Up until this point analysis of the activity pattern on the site had been hampered by latency and infrequent observation, but BlackSky’s low-latency satellite constellation allowed for intra-day collections, capturing 200 images at Korla East Test Site, with observations made in a sample of all daylight hours across the period of 24 April to 9 June 2022.

An intelligence analyst familiar with the location and imagery found increased laser ASAT activity around solar noon – the time-of-day conventional satellites collect images for intelligence operations.  

Local time of image collectionHangar roof retraction rates
StartStopNumber of image collectionsNorthern HangarSouthern Hangar
4:005:0010%0%
5:006:00100%0%
6:007:00147%7%
7:008:00176%6%
8:009:001817%11%
9:0010:001839%50%
10:0011:0019100%89%
11:0012:001567%73%
12:0013:001250%17%
13:0014:001010%10%
14:0015:001346%15%
15:0016:001765%6%
16:0017:00944%11%
17:0018:001090%0%
18:0019:001145%9%
19:0020:00617%33%
Total for all hours20042%26%
Analysis of the Korla East Test Site satellite imagery by an intelligence analyst familiar with the location and imagery. Emphasised rows correspond with peak activity times for commercial satellite image collection.

The most intense periods of activity were between 10am and 1pm, when a total of 46 images were collected. For example, in the 19 images collected just between 10am and 11am, the northern hangar was open to allow the laser ASAT to engage with satellites in every instance, and the southern hanger was open 89% of the time. 

For other companies in the commercial geospatial intelligence industry, the period around solar noon is the optimal time for capturing and collecting images of the ground to avoid the blocking effects of shadows. Most image collection in the commercial industry occurs in this time, and the uptick in activity at the Korla East Testing Site at this point suggests the use of the ASAT to engage with this class of satellite. 

This trend is underscored by the observations BlackSky made between 5am and 6am, when long shadows make commercial observation operations unlikely. Of the 10 observations made in this interval neither hangar containing an ASAT was open at any point. The data also showed a rise in the percentage of hangar openings for the northern ASAT weapon later in the day. It is possible that this corresponds to a rise in activity for satellites without publicly logged orbits, such as military and national government satellites.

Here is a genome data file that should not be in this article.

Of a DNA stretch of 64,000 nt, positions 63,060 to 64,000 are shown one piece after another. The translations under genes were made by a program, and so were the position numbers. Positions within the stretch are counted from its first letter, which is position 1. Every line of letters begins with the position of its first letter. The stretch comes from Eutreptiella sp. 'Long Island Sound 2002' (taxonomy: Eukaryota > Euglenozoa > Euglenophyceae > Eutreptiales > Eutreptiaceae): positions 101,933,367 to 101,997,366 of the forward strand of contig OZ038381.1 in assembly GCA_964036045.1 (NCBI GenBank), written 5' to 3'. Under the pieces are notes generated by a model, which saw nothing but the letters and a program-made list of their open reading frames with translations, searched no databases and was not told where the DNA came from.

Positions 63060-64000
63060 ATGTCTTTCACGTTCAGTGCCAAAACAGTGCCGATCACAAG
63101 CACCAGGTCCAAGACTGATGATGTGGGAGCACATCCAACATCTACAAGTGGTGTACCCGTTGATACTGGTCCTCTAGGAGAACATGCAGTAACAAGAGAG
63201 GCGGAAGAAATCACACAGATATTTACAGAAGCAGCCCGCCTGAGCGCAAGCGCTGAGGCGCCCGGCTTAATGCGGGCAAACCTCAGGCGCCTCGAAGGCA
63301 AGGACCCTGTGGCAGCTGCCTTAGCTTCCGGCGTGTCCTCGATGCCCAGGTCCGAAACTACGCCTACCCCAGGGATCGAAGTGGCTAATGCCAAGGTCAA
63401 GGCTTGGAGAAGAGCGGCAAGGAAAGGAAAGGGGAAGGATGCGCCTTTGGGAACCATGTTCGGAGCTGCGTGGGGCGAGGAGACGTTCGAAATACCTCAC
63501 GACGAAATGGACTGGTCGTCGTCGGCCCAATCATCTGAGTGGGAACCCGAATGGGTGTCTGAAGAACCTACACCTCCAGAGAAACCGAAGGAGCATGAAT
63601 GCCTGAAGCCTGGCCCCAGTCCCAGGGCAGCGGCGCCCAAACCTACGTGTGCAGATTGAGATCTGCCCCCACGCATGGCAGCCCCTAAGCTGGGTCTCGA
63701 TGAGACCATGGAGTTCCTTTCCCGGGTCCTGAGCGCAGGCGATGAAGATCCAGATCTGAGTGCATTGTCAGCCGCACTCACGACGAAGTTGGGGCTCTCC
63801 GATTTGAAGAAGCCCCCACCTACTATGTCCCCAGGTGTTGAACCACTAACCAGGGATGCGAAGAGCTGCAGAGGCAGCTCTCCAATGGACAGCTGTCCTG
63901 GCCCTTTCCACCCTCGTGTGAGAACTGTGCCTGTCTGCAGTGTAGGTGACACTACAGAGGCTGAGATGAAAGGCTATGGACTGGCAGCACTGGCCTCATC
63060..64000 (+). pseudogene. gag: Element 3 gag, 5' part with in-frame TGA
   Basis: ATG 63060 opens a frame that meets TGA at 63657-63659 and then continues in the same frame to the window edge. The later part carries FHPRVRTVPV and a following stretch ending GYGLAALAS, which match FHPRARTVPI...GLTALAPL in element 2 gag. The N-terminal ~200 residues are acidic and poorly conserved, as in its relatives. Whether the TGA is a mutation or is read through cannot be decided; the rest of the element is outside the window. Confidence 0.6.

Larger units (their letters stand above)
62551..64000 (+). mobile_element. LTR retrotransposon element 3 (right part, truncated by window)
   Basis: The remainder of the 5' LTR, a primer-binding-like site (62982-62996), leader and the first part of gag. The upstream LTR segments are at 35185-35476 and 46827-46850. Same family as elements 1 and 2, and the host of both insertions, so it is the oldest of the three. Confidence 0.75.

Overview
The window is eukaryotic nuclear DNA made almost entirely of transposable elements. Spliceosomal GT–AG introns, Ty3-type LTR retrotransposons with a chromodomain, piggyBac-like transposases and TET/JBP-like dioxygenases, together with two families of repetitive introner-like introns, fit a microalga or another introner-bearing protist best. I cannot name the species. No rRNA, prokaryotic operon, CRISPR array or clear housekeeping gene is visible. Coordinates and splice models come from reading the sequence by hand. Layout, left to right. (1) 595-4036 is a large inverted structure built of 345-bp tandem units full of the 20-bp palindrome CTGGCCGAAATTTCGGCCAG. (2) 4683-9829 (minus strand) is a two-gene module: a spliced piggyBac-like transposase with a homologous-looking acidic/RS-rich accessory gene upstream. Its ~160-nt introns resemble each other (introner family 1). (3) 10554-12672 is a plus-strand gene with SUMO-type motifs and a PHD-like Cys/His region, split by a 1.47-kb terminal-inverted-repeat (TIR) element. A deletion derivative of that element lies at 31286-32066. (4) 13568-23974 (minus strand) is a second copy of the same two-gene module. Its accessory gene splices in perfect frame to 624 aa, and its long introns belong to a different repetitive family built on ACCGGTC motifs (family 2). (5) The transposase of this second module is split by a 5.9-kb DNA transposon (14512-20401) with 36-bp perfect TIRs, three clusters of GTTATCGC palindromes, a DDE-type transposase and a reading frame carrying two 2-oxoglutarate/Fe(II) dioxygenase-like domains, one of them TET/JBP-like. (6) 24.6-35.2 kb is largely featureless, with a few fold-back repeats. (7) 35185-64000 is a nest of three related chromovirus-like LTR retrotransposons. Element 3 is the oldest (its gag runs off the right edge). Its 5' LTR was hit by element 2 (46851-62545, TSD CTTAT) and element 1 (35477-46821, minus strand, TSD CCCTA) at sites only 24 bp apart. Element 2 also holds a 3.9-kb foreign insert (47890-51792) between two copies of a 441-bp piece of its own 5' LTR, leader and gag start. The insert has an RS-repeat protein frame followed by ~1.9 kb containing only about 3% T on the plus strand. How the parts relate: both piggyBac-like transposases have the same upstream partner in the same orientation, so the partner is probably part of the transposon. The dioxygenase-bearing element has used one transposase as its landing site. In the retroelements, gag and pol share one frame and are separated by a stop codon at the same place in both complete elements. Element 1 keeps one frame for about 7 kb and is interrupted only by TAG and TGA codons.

In images viewed by Army Technology, the ASAT lasers are visible within the hangar when the roof is retracted. The laser has two large shoulders and a protruding lens, similar in outline to the China-made Silent Hunter low altitude laser air defence system, demonstrated at the 2017 International Defence Exhibition & Conference. The major difference is the size of the systems. The Silent Hunter is a car mounted tactical system, while the of the ASAT system visible at Korla East Testing Site is much larger, closer in size to a system that would be mounted on a naval vessel. The southern hangar containing a laser also featured a forward door, suggesting the laser was also tested to engage targets at ground level. 

The building layout at Korla East Testing is consistent with other locations in China that have advanced laser capabilities. Both hangers are connected by pipelines to large hemispherical buildings that resemble constructions at the Chinese Academy of Engineering Physics and the Anhui Institute of Optical and Fine Mechanics. These domed structures are known to house gas required during the operation of lasers. 

The southern hangar at Korla East Test Site, visible with structure resembling a gas dome. Credit: BlackSky.
The southern hangar at Korla East Test Site, visible with structure resembling a gas dome. Credit: BlackSky.

An intelligence analyst familiar with the location and imagery said that within and around the hangars it was possible to identify transportable modules resembling an EMP protected system that is often found in forward operating locations for mission critical functions such as command, control, and communications.

Korla East Test Site Designation

The Korla East Test Site was first built in 2003 and has seen a great deal of expansion since then, but much of the construction history prior to 2005 remains undocumented.

Research conducted by Jeffrey Lewis, a member of the State Department International Security Advisory Board, and Eli Hayes, published on Arms Control Wonk, suggested that the Korla East Test Site is managed by a previously unidentified unit, known as Unit 63655 of the Strategic Support Force (SSF). This assessment is based on an analysis of research published by the unit and geographical evidence supporting it being located at this point. 

Upon examination, Lewis and Hayes found that the patents assigned to Unit 63655 can be classified into three primary categories: studies delving into lasers and optics; studies into stratospheric airships of considerable size; and studies of high-powered microwaves. In their account, Hayes and Lewis said that Korla East Test Site is the only site that has the capacity to host infrastructure for these three categories of research. Furthermore, the unit has released meteorological analyses with a primary emphasis on the regions surrounding the Bosten Lake vicinity, located immediately to the north of the Korla East Test Site.

They went on to say that the evidence suggests Unit 63655 serves as the administrative headquarters for the Korla East Test Site, with the proviso that while no single piece of evidence is conclusive, the collective information points towards this conclusion.